Apparently to everyone’s–including his most ardent House supporters’–relief, Manila Congressman Mark Jimenez has decided to bow to the inevitable and to present himself to the U.S. Embassy in Manila.
The decision will spare him the embarrassment of being arrested and imprisoned by the Philippine government of which he is a part pending his extradition to the United States. It would also put an end to nearly two years of futile debate and endless charges and counter-charges.
Under the Philippines’ extradition treaty with the United States, fugitives from the American justice system–i.e., those accused of a crime, or convicted of one–can be returned to the United States to face charges or to serve out their sentences.
The United States can similarly do the same in the cases of fugitives from the Philippine justice system who escape to the United States.
A previous unknown who supposedly made his fortune by trading in computers in Latin America, Jimenez came to the public eye as a member of Joseph Estrada’s notorious midnight cabinet, where deals were made and public policy shaped over mahjong and alcohol.
Now Congressman Jimenez, the former Mario Batacan Crespo and former “Latin American affairs” adviser to Estrada is accused in the U.S. of mail fraud, illegal campaign contributions to the Bill Clinton campaign, tax evasion, and falsification of public documents.
Former Solicitor General Frank Chavez has also publicly suggested that Jimenez could face other, far graver charges once he’ in the custody of the United States government, among those charges being his possible involvement in the drug trade.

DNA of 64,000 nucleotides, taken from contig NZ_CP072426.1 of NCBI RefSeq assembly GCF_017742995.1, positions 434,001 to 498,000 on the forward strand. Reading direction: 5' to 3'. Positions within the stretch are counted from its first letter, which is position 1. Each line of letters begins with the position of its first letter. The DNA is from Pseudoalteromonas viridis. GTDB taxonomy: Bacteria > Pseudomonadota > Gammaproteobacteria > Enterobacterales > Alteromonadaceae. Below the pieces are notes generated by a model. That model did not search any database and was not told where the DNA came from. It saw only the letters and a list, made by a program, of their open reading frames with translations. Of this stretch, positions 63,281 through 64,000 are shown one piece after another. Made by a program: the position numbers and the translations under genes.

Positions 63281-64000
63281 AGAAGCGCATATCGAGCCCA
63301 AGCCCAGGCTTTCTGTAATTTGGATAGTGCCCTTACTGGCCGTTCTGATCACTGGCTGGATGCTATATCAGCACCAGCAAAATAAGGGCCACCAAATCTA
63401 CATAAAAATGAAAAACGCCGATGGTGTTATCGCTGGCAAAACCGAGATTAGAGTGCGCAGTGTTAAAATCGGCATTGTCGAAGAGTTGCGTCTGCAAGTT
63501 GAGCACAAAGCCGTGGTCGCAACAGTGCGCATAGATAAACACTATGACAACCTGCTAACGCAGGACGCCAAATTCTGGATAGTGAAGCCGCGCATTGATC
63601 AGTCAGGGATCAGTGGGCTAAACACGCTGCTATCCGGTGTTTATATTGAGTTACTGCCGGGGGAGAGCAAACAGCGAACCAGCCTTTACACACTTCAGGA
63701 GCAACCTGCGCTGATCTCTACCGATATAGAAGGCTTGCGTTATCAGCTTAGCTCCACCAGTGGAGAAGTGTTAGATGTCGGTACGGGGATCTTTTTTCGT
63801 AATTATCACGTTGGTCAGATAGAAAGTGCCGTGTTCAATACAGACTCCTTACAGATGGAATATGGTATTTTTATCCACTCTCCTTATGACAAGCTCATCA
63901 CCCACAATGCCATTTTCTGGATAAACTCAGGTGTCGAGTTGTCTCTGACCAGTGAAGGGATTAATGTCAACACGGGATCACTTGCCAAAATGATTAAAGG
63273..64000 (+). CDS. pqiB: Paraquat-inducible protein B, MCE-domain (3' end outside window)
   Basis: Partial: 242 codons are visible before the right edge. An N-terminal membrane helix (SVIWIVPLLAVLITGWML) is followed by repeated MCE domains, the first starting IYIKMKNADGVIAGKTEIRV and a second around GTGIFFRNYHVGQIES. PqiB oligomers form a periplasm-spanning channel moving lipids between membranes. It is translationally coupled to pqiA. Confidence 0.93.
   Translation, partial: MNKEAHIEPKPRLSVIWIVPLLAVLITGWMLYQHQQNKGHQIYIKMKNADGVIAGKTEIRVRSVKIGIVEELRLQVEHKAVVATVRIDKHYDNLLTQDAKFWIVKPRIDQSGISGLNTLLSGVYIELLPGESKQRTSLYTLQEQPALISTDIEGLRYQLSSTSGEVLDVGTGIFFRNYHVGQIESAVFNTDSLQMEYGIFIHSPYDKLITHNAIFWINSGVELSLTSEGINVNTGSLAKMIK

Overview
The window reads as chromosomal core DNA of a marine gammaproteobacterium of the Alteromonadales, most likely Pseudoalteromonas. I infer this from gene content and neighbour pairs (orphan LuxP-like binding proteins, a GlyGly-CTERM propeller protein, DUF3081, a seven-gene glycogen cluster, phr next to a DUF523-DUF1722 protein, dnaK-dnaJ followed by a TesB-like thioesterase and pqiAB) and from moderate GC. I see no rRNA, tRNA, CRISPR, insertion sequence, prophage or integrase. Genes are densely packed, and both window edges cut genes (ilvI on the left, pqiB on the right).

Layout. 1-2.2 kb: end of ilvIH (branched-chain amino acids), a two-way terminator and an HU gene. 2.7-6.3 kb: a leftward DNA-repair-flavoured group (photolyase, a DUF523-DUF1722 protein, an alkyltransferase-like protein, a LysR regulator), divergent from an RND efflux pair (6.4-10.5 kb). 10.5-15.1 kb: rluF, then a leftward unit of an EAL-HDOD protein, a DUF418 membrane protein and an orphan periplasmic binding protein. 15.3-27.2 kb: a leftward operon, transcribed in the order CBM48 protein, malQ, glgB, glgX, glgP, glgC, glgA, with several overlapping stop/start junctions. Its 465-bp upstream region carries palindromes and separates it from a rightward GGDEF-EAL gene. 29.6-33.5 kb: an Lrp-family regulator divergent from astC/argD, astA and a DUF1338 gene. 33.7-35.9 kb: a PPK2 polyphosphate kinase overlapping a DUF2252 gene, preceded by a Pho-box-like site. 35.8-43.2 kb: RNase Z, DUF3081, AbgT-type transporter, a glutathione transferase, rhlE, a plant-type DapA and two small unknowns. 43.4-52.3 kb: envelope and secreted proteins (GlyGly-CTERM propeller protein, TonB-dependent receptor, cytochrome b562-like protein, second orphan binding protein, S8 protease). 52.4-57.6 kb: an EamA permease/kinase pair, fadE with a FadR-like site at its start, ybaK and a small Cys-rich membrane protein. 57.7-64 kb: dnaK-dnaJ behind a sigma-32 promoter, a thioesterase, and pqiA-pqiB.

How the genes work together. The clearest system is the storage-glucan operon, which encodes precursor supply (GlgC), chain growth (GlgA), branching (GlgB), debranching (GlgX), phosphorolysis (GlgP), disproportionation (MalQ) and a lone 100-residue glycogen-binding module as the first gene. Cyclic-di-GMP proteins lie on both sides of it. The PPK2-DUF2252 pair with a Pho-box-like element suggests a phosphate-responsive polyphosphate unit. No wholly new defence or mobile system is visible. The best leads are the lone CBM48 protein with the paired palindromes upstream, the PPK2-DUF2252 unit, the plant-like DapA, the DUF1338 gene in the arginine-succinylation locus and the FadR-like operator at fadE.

The latter possibility could help explain Jimenez’ fighting extradition tooth and nail, as well as the U.S. government’s eagerness to have him in custody, the drug trade being among U.S. national security concerns.
As Chavez said, however, Jimenez may not have been trading in drugs, but could possibly have been “tainted” in the course of his business transactions with various groups in the Latin American countries, among them the drug capital of the world, Colombia.
Jimenez had previously enjoyed the protection of Joseph Estrada, who once described him as “a financial genius.” The fall of Estrada in 2001, however, left him vulnerable to arrest and extradition by the new Arroyo government. Apparently he ran for Congress in 2001 in the hope that being in the House of Representatives would prevent his extradition.
If we’re to believe him–and this is straight from the genius’ own mouth–he had recourse to other means, among them the dispensing of millions of dollars in “loose change.”
“Loose change” is exactly how he described the million he claims to have bribed Justice Secretary-on-leave Hernando Perez with. Presumably, he regards the P8 million he claims to have given President Gloria Macapagal Arroyo’s spouse Mike Arroyo, P8 million being worth no more than 4,000 at the current rate of exchange.
However, although the stench of corruption in the Arroyo administration has reached atmospheric levels, and there’s a tendency among citizens at large to believe corruption charges against it, Jimenez’; charges were, as late as yesterday, rapidly turning into monumental duds.
His accusation against Perez, for example, has been unclear as to motive, and has foundered on the inconsistency of its details–a fatal flaw in cases of this sort, which stand or fall on such particulars as when, how and why.
On the other hand, his Monday morning claim that Mr. Arroyo received P8 million from him has turned out to be as flawed. The amount appears to have been a donation he made to a private foundation that serves underprivileged children, and which he made voluntarily while Gloria Macapagal Arroyo was still Joseph Estrada’s Vice President.